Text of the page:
In any case, despite the rather abortive attempt at studying (and yes, I know, I shouldn't give up entirely, but after sitting for an hour in the dark in the University Writing Center--because, hey, if you're going to die in a tornado, you might as well do it with friends--I decided to postpone some studying until this evening), I do feel like I got quite a bit accomplished. I've checked out a book called Destination Dissertation. It's much better than a book I just read called Writing the Doctoral Dissertation--my copy was very out of date and much more directed toward quantitative dissertations.

While Destination Dissertation is still skewed toward the sciences and social sciences, I really do feel that its ideas for working on your dissertation are much more adaptable to a dissertation in the humanities. Part of this starts with coding the literature.

I've already put quite a bit of effort into thinking about my dissertation--this was necessary as I was working on my Fulbright application. Today, I managed to get some things narrowed down. What exactly am I looking for in the poems I'm reading? How does this relate to a larger Victorian era? Just being able to look for places that can be categorized later is going to be really helpful later, especially when I'm trying to find something that I read on this subject in this book. Part of what this book recommends is that you read in front of a computer, and any time you come across something (at least in secondary literature), you type the passage out with a brief, easy citation--just the title and page number, for example. Then later, you print all of this out, and you can cut the passages up and rearrange them into relevant piles to help you organize your thoughts.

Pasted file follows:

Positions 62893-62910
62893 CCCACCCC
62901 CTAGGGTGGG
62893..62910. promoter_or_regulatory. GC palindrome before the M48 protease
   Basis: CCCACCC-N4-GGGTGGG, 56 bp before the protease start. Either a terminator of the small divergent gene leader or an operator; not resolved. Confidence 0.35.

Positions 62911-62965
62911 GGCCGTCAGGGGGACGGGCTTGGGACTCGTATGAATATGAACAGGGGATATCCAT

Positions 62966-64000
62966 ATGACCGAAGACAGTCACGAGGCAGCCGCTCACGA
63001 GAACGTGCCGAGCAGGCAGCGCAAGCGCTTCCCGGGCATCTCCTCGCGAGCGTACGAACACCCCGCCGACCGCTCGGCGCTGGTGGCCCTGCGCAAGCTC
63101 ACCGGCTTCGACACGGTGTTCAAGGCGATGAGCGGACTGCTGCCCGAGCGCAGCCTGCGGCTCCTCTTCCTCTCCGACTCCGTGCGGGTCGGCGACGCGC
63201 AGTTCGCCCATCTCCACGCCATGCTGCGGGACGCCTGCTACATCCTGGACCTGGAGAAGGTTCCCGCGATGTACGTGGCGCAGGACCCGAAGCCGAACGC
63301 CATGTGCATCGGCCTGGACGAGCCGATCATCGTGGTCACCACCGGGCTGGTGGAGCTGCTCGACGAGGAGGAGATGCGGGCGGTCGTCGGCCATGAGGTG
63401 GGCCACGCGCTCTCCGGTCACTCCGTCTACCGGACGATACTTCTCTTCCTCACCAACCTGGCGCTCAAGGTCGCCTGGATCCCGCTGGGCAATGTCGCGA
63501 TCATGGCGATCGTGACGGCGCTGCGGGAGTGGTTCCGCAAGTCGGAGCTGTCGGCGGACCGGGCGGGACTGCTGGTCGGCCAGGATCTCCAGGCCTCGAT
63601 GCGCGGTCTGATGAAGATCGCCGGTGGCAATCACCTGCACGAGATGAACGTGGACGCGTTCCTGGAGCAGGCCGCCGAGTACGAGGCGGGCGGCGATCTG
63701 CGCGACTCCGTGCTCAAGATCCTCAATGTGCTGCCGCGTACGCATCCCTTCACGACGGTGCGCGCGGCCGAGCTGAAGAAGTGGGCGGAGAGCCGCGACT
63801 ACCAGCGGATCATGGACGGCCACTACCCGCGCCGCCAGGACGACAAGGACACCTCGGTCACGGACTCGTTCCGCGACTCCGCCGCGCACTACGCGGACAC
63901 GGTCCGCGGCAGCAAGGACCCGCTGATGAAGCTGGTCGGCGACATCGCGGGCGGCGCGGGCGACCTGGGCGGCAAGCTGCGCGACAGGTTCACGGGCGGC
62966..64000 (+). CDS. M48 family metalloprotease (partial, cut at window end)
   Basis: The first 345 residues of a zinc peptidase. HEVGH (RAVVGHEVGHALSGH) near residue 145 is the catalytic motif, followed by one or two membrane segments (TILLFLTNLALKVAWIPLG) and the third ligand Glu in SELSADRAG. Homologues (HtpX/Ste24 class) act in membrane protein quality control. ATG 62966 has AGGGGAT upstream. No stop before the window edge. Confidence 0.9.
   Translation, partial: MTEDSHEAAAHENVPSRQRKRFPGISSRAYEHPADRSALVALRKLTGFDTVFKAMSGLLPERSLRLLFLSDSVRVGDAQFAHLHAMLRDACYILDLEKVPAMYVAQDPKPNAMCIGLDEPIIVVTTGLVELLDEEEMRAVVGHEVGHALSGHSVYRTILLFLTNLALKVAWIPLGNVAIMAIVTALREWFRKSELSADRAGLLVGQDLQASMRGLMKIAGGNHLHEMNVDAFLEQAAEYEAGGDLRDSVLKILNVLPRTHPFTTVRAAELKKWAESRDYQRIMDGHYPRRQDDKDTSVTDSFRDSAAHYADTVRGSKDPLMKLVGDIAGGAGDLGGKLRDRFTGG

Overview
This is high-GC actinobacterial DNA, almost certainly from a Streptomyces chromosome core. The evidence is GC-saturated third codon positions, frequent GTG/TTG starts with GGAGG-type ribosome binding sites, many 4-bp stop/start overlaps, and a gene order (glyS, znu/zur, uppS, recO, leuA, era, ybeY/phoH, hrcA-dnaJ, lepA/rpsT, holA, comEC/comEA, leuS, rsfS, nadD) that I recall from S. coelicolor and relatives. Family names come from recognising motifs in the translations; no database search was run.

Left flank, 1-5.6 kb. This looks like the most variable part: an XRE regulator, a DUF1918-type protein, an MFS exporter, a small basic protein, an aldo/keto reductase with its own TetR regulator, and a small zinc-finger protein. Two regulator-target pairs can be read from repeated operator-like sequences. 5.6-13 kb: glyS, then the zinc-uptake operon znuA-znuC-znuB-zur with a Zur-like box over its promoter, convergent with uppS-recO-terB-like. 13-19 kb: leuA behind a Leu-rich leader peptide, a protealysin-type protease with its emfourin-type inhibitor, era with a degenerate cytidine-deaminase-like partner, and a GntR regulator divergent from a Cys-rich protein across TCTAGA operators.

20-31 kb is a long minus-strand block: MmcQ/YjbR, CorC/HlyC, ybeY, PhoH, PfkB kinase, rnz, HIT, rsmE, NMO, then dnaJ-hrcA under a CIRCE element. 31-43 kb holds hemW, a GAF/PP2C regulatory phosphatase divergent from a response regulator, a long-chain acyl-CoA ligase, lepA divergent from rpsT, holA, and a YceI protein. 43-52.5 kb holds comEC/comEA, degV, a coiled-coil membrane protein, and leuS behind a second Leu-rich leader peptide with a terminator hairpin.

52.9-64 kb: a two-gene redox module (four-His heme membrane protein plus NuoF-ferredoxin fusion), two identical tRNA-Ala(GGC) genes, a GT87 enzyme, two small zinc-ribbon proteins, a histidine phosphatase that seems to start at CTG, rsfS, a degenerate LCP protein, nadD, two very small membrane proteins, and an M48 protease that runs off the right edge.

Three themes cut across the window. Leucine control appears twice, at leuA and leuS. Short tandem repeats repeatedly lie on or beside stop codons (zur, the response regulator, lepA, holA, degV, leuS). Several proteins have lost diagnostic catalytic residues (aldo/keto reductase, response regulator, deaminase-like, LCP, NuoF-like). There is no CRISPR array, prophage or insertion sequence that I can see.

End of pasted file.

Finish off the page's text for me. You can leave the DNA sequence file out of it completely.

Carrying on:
It's a lot like the way I suggest to my students that they work on organizing their papers--splitting up paragraphs into points and using the scissors to work them around, but I'd never considered putting it toward the research process before, and I think that this might also be a really valuable way to teach my students about what they need to do to research as well. So this book has helped as both a student and a teacher! Check it out, guys. (There's a copy in the UWC--I have the library's copy right now.)

Monday, January 16, 2012

Book Review: The 9th Judgment

This book should have taken me three hours to read.

Instead, it took me three days.

Now, most of you know that this in and of itself is unusual. More unusual was the fact that I seriously considered not finishing it at all.